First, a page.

Hotel le Regent, expensive, 011-33-1-46-34-59-80.
It's quaint, it's small, it's boutique, it's romantic, it's reasonable, it's perfect. It also has the l word: location. Walk out the front door and you're in the heart of the left bank.
Les Deux Magots, 011-33-1-45-48-55-25.
Sip a coffee where Hemingway used to and stake out a spot under the terrace for some of the best people-watching this side of the Seine.
Street vendors. stop by any one of the carts selling those tasty crepes with chocolate, bananas, etc., for a low-cost, high-carb (you'll need it) start to the day. Their giant cup of french fries also makes a nice afternoon snack.
Musée D'orsay, 011-33-1-40-49-48-48.
We love the louvre, but we get a real kick out of the D'orsay's extensive collection of works by Edgar Degas, including sketches of the graceful ballerinas that were one of his favorite subjects.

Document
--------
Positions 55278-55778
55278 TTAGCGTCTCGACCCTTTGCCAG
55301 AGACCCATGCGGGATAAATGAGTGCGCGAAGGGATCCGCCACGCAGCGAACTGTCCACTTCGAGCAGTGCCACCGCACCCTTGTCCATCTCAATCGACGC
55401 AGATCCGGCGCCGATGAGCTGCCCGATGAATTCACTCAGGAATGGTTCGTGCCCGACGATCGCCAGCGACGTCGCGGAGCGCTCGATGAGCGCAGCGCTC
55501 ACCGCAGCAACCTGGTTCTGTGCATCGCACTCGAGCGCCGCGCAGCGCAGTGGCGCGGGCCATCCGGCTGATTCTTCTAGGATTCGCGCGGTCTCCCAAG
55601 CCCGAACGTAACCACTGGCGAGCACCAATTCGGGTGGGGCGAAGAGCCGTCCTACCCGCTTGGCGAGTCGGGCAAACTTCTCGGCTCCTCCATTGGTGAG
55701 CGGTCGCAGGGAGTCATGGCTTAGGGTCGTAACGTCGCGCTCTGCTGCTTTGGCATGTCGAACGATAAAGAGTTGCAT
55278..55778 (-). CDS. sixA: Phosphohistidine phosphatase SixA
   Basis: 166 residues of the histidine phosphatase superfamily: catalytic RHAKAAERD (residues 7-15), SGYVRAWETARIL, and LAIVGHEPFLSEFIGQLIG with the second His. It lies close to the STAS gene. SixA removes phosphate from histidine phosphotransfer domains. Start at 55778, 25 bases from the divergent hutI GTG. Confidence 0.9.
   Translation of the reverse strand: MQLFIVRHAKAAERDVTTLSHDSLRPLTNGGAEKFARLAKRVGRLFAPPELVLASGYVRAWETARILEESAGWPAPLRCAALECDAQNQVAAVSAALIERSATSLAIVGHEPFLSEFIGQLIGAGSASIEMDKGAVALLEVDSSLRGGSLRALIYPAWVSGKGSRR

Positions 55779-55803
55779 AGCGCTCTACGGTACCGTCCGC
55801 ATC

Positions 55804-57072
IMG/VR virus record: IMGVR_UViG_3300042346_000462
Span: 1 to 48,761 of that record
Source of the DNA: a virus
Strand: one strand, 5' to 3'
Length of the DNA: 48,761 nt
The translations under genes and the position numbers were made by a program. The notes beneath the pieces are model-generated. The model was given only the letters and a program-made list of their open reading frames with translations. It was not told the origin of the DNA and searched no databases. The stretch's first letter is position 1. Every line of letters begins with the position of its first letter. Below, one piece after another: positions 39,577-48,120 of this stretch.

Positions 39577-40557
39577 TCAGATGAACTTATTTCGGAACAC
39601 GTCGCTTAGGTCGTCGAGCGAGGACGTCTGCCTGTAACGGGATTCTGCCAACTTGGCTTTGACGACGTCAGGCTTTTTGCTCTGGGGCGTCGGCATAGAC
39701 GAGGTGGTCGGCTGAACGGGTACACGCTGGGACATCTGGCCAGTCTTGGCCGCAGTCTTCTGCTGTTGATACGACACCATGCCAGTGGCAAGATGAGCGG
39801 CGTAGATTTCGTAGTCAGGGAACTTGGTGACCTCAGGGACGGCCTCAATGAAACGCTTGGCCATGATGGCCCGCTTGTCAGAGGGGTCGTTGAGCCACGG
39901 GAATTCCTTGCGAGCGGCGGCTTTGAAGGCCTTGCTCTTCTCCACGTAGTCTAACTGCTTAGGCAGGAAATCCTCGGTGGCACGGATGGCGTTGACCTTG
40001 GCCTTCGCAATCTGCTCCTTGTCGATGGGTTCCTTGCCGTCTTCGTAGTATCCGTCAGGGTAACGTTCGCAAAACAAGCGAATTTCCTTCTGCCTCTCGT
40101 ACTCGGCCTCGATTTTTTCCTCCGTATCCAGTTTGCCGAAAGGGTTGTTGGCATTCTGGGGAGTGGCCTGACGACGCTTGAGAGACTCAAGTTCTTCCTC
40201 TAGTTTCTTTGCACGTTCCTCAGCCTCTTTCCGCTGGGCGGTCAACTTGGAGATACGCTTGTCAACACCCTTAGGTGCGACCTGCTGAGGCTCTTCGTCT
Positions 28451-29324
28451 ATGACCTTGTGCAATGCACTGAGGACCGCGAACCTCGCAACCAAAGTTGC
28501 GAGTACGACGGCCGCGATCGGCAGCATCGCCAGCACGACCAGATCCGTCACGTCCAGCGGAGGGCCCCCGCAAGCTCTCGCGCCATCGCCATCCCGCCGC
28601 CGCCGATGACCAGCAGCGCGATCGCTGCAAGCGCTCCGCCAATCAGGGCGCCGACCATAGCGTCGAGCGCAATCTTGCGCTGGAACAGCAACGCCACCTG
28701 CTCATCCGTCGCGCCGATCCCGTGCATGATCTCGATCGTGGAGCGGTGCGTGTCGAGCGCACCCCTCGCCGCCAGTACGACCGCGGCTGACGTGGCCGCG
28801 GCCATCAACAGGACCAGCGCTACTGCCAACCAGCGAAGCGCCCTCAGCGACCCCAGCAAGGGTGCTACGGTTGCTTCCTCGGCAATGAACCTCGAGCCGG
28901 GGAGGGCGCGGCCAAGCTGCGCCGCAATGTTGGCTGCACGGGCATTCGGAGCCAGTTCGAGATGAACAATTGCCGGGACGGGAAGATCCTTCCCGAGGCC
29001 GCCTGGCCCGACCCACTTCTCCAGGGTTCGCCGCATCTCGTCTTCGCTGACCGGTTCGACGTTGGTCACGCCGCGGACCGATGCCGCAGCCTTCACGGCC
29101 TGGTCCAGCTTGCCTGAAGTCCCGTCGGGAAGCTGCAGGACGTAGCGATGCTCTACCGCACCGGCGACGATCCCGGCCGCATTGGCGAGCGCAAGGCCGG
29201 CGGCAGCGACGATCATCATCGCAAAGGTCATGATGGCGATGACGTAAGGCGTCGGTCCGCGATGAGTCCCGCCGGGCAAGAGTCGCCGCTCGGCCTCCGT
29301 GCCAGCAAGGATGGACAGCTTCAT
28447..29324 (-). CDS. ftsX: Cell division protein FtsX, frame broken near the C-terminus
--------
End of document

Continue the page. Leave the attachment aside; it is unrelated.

Père-lachaise Cemetery, 011-31-1-55-25-82-10, www.pere-lachaise.com.
If you're feeling adventurous and maybe a little macabre, take a stroll through the final resting place of notables such as Frederick Chopin, Oscar Wilde, Edith Piaf, and, of course, Doors frontman Jim Morrison.
Shakespeare and Company, 011-33-1-43-25-40-93.
This bookstore named after the bard and located in the latin quarter has everything you need to read. But hey, what better souvenir than one that will look magnifique next to that copy of Le Petit Prince sitting on your bookshelf back home?
Le Château de Versailles, www.chateauversailles.fr.
Hop a train for a quick ride through the countryside to this sumptuous palace, built during the reign of King Louis XIV. Walk the enormous grounds, check out the magnificent hall of mirrors, and see where the 1919 peace treaty between the germans and the allies was signed.